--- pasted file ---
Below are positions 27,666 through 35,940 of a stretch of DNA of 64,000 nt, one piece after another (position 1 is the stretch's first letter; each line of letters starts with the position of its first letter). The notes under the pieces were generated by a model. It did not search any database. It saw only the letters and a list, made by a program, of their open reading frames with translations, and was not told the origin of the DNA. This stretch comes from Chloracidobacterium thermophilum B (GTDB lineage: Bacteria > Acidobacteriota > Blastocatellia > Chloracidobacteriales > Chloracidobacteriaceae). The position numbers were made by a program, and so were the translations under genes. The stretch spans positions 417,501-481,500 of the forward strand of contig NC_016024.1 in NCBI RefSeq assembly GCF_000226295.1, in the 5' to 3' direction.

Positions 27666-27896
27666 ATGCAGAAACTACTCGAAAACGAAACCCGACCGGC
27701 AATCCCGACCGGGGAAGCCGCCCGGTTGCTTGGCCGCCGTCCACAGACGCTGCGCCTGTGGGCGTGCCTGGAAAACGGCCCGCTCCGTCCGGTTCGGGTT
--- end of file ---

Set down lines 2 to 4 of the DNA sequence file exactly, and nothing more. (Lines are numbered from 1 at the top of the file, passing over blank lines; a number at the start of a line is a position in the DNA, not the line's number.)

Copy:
Positions 27666-27896
27666 ATGCAGAAACTACTCGAAAACGAAACCCGACCGGC
27701 AATCCCGACCGGGGAAGCCGCCCGGTTGCTTGGCCGCCGTCCACAGACGCTGCGCCTGTGGGCGTGCCTGGAAAACGGCCCGCTCCGTCCGGTTCGGGTT